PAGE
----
Sant' Ilario eBook

This eBook from the Gutenberg Project consists of approximately 611 pages of information about Sant' Ilario.

“The prince is here,” said the sister in a low voice, as she saw that Corona’s eyes were open.  The latter glanced at Faustina, whose childlike sleep was not interrupted.  She slipped from the bed and went out into the corridor.

The nun would have led the two down to the parlour, but Corona would not go so far from Faustina.  At their request she opened an empty cell a few steps farther on, and left Giovanni and his wife alone in the gray dawn.  Corona looked eagerly into his eyes for some news concerning the young girl.  He took her hand and kissed it.

“My darling—­that you should have spent the night in such a place as this!” he exclaimed.

“Never mind me.  Is Faustina at liberty?  Did you see the cardinal?”

“I saw him.”  Giovanni shook his head.

“And do you mean to say that he would not give the order at once?”

“Nothing would induce him to give it.  The prefect got there before me, and I was kept waiting half an hour while they talked the matter over.  The cardinal declared to me that he knew there had been an enmity between Faustina and her father concerning her love for Gouache—­”

“Her love for Gouache!” repeated Corona slowly, looking into his eyes.  She could not help it.  Giovanni turned pale and looked away as he continued.

“Yes, and he said that the evidence was very strong, since no one had been known to enter the house, and the servants were clearly innocent—­not one of them betrayed the slightest embarrassment.”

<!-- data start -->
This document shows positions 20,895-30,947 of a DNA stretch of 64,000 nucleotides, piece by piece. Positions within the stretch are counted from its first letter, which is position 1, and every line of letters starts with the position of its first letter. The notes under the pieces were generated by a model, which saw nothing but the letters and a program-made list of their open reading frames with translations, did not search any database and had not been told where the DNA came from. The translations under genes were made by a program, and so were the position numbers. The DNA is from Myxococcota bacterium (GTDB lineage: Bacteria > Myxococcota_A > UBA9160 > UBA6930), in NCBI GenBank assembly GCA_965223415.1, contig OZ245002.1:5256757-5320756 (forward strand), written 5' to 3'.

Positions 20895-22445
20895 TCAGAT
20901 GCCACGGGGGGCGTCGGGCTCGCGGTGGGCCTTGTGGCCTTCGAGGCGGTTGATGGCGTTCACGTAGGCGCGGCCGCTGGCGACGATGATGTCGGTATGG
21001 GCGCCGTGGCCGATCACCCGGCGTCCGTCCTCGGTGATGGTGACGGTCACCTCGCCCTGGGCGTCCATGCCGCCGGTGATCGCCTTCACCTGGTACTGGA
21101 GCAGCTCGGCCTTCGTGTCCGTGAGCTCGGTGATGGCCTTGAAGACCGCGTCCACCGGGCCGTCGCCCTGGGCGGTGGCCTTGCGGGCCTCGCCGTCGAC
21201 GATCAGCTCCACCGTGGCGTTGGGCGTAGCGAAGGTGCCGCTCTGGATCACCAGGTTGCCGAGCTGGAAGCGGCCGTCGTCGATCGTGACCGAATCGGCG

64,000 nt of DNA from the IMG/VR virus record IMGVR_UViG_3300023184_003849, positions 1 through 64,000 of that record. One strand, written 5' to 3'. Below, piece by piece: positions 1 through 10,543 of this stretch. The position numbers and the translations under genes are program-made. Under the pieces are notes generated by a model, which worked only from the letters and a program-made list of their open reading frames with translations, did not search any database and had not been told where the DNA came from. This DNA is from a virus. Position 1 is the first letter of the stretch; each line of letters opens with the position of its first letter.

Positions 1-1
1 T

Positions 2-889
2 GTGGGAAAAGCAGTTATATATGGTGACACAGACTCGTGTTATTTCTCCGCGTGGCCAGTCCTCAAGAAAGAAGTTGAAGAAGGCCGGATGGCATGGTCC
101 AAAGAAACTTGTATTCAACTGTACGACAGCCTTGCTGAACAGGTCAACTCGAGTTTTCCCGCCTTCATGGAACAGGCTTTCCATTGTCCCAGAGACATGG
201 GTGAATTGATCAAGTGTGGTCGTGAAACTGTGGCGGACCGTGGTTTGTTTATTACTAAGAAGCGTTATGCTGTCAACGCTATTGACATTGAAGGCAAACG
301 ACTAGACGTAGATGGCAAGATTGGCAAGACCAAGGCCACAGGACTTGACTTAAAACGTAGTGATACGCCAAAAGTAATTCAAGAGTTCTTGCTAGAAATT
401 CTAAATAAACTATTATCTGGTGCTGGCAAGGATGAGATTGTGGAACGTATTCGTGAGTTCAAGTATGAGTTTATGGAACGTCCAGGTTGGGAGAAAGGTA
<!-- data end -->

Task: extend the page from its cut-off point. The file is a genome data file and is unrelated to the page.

“In other words, he believes that Faustina actually did it?”

“It looks like it,” said Giovanni in a low voice.

“Giovanni!” she seized his arm.  “Do you believe it, too?”

“I will believe whatever you tell me.”

“She is as innocent as I!” cried Corona, her eyes blazing with indignation.  Giovanni understood more from the words than she meant to convey.

“Will you never forgive?” he asked sadly.

“I did not mean that—­I meant Faustina.  Giovanni—­you must get her away from here.  You can, if you will.”

“I will do much for you,” he answered quietly.

“It is not for me.  It is for an unfortunate child who is the victim of a horrible mistake.  I have comforted her by promising that she should be free this morning.  She will go mad if she is kept here.”

“Whatever I do, I do for you, and I will do nothing for any one else.  For you or for no one, but I must know that it is really for you.”

Corona understood and turned away.  It was broad daylight now, as she looked through the grating of the window, watching the people who passed, without seeing them.

“What is Faustina Montevarchi to me, compared with your love?” Giovanni asked.

Something in the tone of his voice made her look at him.  She saw the intensity of his feeling in his eyes, and she wondered that he should try to tempt her to love him with, such an insignificant bribe—­with the hope of liberating the young girl.  She did not understand that he was growing desperate.  Had she known what was in his mind she might have made a supreme effort to deceive herself into the belief that he was still to her what he had been so long.  But she did not know.

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Sant' Ilario from Project Gutenberg. Public domain.
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